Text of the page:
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Market Data: Y2K, Capacity Planning and the Internet

The $6 billion market data industry faces exponential growth due to decimalization and the potential for linked options exchanges.

The $6 billion market-data industry began the year having successfully completed the euro conversion in 1998, only to embark on a year of Y2k testing and capacity planning in 1999. Now it will face an exponential surge in quotations traffic from decimalization starting in July 2000, plus the potential for linked options exchanges (WS&T, 2/99). Eyeing the traffic, Primark Corp. acquired A-T Financial for $35 million, looking to leverage A-T's new ticker plant (which replaced Bridge's) to become a major player in the real-time arena (WS&T, 3/99), while PC Quote rolled out HyperFeed 2000, upping the capacity of its market-data feed from 112 and 1024 KB to 2000 KB (WS&T, 7/99).

But as more financial firms merge, consolidate trading desks and look to cut costs, the biggest challenge for vendors will be the Internet, which is lowering the cost of delivering market data, and thus, driving down the price that vendors can charge for it.

While the Internet and online trading have created an insatiable demand for quotes, news and research, the bad news is that "real-time data is increasingly becoming a commodity that is easily and inexpensively obtained," writes TowerGroup analyst Sylvia Chou in a January 1999 report, which predicts that spending will remain stagnant.

Yet, many online brokerages are paying expensive exchange fees to provide their online customers with real-time data. Earlier this year, online brokerages, led by Charles Schwab, began complaining to the SEC that exchanges are profiting from their market-data fees (WS&T, 5/99). Stay tuned for major reforms as the SEC explores all sides of the issue in a market data concept release due out in 2000.

But so far, the major market-data vendors say they are not worried by the threat of the financial dot.coms-like the free CBSMarketWatch.com or TheStreet.com.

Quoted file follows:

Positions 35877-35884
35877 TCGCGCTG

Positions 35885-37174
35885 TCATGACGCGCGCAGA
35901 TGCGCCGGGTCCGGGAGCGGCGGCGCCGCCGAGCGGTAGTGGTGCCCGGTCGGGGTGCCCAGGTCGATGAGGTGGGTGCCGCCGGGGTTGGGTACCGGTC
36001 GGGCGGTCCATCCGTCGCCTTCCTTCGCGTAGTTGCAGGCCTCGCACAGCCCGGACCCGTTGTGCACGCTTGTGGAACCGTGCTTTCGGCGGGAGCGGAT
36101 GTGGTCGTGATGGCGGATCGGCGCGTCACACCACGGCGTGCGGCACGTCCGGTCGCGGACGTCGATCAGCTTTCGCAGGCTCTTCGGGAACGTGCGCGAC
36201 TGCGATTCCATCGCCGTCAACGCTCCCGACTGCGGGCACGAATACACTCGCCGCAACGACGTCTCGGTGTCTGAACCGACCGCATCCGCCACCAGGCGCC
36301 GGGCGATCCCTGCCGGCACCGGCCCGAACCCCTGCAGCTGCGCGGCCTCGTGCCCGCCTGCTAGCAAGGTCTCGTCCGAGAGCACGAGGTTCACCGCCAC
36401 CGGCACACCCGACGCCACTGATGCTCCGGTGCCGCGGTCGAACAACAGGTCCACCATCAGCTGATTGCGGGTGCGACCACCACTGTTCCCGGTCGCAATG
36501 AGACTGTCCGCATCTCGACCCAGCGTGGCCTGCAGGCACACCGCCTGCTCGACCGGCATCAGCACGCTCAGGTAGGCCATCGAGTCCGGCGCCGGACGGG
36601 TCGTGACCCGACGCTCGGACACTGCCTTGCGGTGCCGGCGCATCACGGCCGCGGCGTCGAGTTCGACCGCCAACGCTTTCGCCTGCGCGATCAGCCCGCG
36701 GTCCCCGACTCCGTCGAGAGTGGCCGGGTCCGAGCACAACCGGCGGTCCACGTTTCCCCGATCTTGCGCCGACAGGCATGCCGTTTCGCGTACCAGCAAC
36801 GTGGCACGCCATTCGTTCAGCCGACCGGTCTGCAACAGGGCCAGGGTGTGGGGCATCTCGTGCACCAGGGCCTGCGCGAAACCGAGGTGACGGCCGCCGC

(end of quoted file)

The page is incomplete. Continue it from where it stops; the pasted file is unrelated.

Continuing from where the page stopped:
Why should they worry? The vast majority of trading and investment institutions which rely on private networks of Reuters, Bloomberg, Bridge and ILX, are not ready to trust the public Internet for their daily real-time news and data needs. TowerGroup's Chou predicts it will take at least until 2002 before the Internet becomes a viable channel for distributing real-time data to the institutional community (Product Digest, Q3/99). As evidence, witness the growth of ILX, which added 17,000 workstations in the first half of 1999, bringing its total to 130,000 terminals, with the new version 7.0 ILX workstation averaging about 2,000 installations per month since its launch at SIA in June (WS&T, 11/99).

Michael Bloomberg told WST that his firm has no intention of boiling down the elite Bloomberg platform to sell to the Internet masses. "If we cut our price in half, we wouldn't sell one more terminal, because we're not price sensitive. You either need our level of sophistication or you don't" (WS&T, 9/99).

While denying any threat, 1999 was the first year that leading market-data suppliers began to embrace Web-enabled technologies. ILX unveiled its Web Windows Workstation (W3) at the June SIA show, with ILXplorer, an embedded browser. But it wasn't until November, when Reuters introduced Reuters Inform for the global agrimarkets and the North American power market, that a traditional vendor used the public Internet and a standard browser (WS&T, 1/00).

Meanwhile, the Internet kept lowering the barriers to entry and started to intrude into the professional space. Upstarts such as NYQuotes have made small inroads into traditional firms, landing 1,000 desktops at Lehman Brothers in April, while Wall Street Source, a Web-based aggregator of financial news, signed up 2,500 investment management firms in its first year (Product Digest, Q3/99). TheStreet.com's professional services group signed deals with large correspondent clearing firms, like Mesirow Financial, (WS&T, 9/99), adding tens of thousands of desktops, boosting revenue and brand recognition.

Closing out the year, Track Data, known for its rapid-fire options quotes and analytics, said it would form an ECN (WS&T, 1/99), signaling that market data vendors fully intend to compete with the big boys of electronic trading.

Ivy is Editor-at-Large for Advanced Trading and Wall Street & Technology. Ivy is responsible for writing in-depth feature articles, daily blogs and news articles with a focus on automated trading in the capital markets. As an industry expert, Ivy has reported on a myriad ... View Full Bio

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